Fire safety

Few older houses will meet modern fire safety standards. Renovation provides an opportunity to bring improved fire safety.

Until fairly recently, fire safety was not generally a significant consideration in house design and construction, and some older timber houses are likely to burn readily.

Generally, hard lining with plasterboard reduces the risk of fire spreading within a house but there is still a significant fire load from furnishings.

In any fire, smoke and toxic fumes – not the flames from house fires – generally cause fatalities. Fires from upholstery foam, bedding materials and plastics will smoulder and produce toxic gases but few flames, while fires from burning wood or cooking oil will produce hot, fierce flames. 

Designing for fire safety

The design process of renovations must include fire safety consideration. This may include:

  • installation of smoke alarms (mandatory)
  • installing a fire extinguisher in the kitchen
  • installing heat detectors 
  • consideration of a domestic fire sprinkler system.

Chimneys will also need to be assessed for fire safety if the fireplaces they serve are to be used for heating.

Flat conversions

Fire safety may also be an issue where the villa has been or is being converted into two dwelling units. For original conversions, the work that was done may not have met the fire separation requirements at the time of the conversion, and for new work, the requirements of Building Code clause C Protection from Fire will need to be met.

Heaters and other appliances

All appliances that burn gas, oil, solid fuel or any other combustible material must be installed to ensure that:

  • the combustion process does not raise the temperature of any adjacent building element to a level where its performance is affected 
  • the accumulation of combustion gases within the building is avoided.

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Smoke alarms

With most renovations, installing smoke alarms is a legal requirement.

Smoke alarms detect the smoke particles from a fire. There are two common types:

  • A photo-electric smoke alarm, which uses a beam of light and a light sensor. When smoke particles affect the amount of light reaching the sensor, an alarm will sound.
  • An ionisation smoke alarm, which monitors the ions (electrically charged particles). When the electrical balance of the air is altered by the smoke particles, the alarm will sound. 

The NZ Fire Service recommends that photo-electric alarms be installed in households or, if ionisation alarms are currently installed, they should be supplemented with photo-electric alarms as these provide more effective all-round detection.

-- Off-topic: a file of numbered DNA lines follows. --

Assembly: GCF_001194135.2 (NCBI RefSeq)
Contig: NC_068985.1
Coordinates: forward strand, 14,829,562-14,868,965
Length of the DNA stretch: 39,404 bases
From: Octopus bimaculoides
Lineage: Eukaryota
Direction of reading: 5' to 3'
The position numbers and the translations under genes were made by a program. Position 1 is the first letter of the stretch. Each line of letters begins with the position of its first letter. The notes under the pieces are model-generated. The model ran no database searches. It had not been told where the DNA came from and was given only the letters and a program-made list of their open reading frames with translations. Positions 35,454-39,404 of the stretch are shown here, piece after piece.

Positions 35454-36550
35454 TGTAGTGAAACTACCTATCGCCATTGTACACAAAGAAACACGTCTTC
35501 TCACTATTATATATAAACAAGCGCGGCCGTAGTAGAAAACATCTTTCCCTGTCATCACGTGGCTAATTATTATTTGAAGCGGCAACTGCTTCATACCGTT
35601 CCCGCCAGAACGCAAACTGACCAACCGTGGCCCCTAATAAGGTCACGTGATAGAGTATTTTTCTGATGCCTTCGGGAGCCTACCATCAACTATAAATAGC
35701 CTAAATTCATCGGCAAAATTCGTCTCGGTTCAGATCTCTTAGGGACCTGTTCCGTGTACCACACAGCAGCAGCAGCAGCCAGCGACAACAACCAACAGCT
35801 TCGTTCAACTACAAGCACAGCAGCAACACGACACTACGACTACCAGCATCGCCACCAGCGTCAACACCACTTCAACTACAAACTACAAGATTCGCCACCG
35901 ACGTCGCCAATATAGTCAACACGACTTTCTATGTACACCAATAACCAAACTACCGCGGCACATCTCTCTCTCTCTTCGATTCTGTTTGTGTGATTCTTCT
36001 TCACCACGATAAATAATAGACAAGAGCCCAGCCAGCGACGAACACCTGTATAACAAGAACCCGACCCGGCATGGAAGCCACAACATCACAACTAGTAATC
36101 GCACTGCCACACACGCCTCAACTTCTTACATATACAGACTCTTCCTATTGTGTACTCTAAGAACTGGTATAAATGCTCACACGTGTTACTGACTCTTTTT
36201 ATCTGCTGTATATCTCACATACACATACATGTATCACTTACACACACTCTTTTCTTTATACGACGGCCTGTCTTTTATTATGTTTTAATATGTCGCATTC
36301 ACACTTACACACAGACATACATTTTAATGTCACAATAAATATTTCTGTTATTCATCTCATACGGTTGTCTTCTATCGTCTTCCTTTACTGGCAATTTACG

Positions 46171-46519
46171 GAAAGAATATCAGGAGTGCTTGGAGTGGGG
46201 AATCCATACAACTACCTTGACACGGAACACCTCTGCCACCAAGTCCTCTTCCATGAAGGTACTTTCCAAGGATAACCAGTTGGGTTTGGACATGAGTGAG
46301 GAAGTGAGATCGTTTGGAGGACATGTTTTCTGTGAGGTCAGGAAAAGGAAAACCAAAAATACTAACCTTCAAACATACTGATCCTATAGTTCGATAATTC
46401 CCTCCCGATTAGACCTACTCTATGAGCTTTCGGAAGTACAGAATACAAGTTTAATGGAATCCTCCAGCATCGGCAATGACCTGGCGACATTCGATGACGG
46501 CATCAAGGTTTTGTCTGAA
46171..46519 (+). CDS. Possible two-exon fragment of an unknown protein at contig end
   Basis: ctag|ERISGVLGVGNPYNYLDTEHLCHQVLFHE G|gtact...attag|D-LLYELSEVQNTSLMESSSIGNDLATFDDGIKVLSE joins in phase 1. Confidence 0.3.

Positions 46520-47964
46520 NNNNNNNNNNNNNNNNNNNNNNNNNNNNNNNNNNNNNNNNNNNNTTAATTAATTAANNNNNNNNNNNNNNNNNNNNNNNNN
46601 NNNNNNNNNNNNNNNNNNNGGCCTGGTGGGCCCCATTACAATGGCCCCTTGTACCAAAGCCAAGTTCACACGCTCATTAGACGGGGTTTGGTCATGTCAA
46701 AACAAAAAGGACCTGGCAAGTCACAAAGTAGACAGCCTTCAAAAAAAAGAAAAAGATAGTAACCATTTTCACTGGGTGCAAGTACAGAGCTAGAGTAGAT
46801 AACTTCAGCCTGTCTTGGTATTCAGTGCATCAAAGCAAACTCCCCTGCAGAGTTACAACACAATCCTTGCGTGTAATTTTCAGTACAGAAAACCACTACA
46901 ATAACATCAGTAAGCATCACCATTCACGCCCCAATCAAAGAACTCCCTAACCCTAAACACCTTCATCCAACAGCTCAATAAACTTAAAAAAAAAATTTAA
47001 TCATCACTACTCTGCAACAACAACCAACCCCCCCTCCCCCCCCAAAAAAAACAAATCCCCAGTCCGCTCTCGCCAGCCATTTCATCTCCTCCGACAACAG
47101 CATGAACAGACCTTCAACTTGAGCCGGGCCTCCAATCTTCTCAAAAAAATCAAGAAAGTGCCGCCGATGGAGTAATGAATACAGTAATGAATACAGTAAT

Smoke alarms are available with extra loud alarms, flashing lights or vibrating devices for people with hearing loss.

To be effective, an installed smoke alarm must be operating properly, audible through closed doors and able to detect smoke from all types of fires.

Domestic smoke alarms are typically battery-powered and provide good warning of the presence of smoke and fire as long as batteries are replaced regularly. Mains-connected systems (with battery back-up in the event of a power failure) are also available.

Domestic smoke alarm requirements 

The New Zealand Building Code requires that all existing houses undergoing alteration (as well as new houses) have smoke alarms installed. Domestic smoke alarms must be Type 1, which has:

  • a hush button so the alarm can be cleared without shutting off power (i.e. by removing the battery) 
  • a test button.

Installation

Smoke alarms should be installed: 

  • on (preferably) or near the ceiling
  • on the escape route of each floor level of a household unit
  • in every sleeping space or within 3.0 m of a sleeping space door
  • in sleep-outs.

Note: The NZ Fire Service recommends installing them in every sleeping and living space. 

If a smoke alarm must be located on a wall, install it 100 mm from the ceiling and 600 mm from a corner to avoid dead air pockets.

Do not install smoke alarms: 

  • in a kitchen, garage or bathroom unless specifically designed for these spaces – heat detectors can be installed in these spaces instead
  • close to a heater flue or an extract fan.

Maintenance of smoke alarms

Maintenance of smoke alarms includes:

  • monthly testing of the alarm test facility
  • annual, in situ cleaning with a vacuum cleaner (no disassembly required)
  • replacement every 10 years.

Domestic sprinklers

Sprinklers provide the most effective protection against fire damage, and systems suitable for domestic installations are available. If a fire starts, the sprinkler heads immediately above the fire will discharge water.

The most common domestic fire sprinkler systems:

  • use a glass bulb, heat-sensitive element 
  • activate at about 68°C 
  • have a flat and wide spray pattern with small and medium droplet sizes 
  • have sprinkler heads that may be concealed, flush-mounted, side-wall or pendant type
  • require a 20 mm diameter pipe connection.

If a fire develops, not all sprinkler heads will operate, but only those closest to the fire – 65% of fires are controlled by a single sprinkler head, and 95% are controlled by five sprinkler heads or less.

When a sprinkler head is set off, the fire brigade is also called.

Installation and maintenance

The design and installation of a domestic sprinkler system must be carried out by a qualified practitioner, with independent inspection and certification.

Maintenance and testing should be in accordance with the relevant standards and in accordance with the manufacturer’s instructions.

(Updated 15 November 2013)